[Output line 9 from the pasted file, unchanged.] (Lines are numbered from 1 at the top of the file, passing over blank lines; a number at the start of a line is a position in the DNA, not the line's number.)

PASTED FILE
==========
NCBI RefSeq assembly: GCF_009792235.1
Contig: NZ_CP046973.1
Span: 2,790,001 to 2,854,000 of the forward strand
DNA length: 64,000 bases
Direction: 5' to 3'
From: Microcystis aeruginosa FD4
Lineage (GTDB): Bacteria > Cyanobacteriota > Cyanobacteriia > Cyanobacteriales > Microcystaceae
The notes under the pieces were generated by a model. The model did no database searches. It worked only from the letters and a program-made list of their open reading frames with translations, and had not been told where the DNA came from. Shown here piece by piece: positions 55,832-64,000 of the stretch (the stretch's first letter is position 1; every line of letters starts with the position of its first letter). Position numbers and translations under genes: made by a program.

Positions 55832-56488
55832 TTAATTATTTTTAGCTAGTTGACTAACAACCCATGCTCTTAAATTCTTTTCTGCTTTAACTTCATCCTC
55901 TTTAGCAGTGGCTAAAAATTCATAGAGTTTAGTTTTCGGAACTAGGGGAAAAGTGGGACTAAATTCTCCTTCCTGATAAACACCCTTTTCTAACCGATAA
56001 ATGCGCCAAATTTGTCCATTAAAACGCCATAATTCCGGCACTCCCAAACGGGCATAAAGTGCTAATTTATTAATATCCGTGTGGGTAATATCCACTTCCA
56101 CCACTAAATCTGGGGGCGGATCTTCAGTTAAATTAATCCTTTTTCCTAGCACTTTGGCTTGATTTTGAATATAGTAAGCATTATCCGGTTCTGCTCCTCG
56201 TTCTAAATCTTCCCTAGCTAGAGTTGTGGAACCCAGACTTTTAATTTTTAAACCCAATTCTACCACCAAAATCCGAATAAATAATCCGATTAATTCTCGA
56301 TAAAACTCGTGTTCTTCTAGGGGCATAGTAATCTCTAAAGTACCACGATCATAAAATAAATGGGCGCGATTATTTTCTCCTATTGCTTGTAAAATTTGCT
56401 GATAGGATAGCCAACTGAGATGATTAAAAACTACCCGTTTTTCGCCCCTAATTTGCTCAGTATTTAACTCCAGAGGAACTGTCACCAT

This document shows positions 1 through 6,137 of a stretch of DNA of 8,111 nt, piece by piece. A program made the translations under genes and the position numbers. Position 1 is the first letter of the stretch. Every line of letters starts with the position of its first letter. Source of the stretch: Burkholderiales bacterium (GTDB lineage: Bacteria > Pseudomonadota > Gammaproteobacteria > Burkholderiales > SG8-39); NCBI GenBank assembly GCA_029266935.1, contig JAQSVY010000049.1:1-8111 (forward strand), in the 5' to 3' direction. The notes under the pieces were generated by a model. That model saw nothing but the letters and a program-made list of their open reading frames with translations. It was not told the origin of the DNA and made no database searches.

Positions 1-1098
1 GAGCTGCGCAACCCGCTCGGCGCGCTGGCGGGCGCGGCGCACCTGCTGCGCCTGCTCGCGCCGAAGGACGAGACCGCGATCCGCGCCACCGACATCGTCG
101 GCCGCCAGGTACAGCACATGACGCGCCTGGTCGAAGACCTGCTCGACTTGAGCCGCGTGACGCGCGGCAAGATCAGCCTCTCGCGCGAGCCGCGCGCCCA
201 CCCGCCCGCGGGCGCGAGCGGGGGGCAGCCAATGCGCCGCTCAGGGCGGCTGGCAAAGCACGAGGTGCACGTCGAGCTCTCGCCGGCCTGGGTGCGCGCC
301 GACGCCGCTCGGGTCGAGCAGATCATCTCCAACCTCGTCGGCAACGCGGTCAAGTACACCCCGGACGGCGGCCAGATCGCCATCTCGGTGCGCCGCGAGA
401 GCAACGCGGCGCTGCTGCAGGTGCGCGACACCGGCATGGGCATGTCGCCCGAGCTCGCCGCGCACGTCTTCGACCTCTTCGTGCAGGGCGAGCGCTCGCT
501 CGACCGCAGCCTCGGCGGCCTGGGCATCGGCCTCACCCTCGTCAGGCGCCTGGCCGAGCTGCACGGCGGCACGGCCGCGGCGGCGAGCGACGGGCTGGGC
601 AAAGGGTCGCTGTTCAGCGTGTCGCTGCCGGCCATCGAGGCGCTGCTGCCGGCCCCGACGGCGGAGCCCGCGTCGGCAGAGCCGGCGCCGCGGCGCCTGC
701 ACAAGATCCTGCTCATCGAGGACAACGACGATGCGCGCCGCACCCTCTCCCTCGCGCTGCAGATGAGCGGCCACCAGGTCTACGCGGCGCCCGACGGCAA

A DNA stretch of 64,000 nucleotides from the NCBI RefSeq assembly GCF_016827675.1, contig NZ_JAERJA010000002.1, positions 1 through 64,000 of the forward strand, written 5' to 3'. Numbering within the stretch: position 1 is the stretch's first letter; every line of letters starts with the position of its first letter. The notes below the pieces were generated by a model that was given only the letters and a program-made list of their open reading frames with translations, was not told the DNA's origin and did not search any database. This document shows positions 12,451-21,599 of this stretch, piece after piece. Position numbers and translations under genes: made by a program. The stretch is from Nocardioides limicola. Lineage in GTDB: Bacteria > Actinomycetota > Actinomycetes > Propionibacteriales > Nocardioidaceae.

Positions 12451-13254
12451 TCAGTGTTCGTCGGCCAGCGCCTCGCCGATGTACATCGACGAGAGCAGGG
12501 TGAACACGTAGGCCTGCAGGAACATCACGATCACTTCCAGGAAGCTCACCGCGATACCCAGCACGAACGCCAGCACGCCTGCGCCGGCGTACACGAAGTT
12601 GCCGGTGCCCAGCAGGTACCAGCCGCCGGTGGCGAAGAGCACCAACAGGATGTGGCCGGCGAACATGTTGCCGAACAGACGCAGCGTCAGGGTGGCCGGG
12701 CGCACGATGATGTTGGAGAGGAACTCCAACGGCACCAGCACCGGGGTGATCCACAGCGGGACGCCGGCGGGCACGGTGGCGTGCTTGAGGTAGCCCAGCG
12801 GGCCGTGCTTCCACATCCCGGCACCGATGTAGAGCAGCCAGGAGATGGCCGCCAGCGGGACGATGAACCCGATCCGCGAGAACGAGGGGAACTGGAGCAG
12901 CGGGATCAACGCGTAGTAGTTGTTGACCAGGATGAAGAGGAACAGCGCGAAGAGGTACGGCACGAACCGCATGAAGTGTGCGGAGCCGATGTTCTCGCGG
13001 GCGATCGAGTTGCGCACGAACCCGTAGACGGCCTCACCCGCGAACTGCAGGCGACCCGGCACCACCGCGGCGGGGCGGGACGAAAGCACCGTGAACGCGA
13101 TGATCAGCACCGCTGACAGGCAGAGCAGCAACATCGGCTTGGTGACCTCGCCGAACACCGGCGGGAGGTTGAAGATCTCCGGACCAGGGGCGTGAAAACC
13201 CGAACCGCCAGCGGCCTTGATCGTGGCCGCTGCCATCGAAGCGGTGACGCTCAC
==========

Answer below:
Positions 55832-56488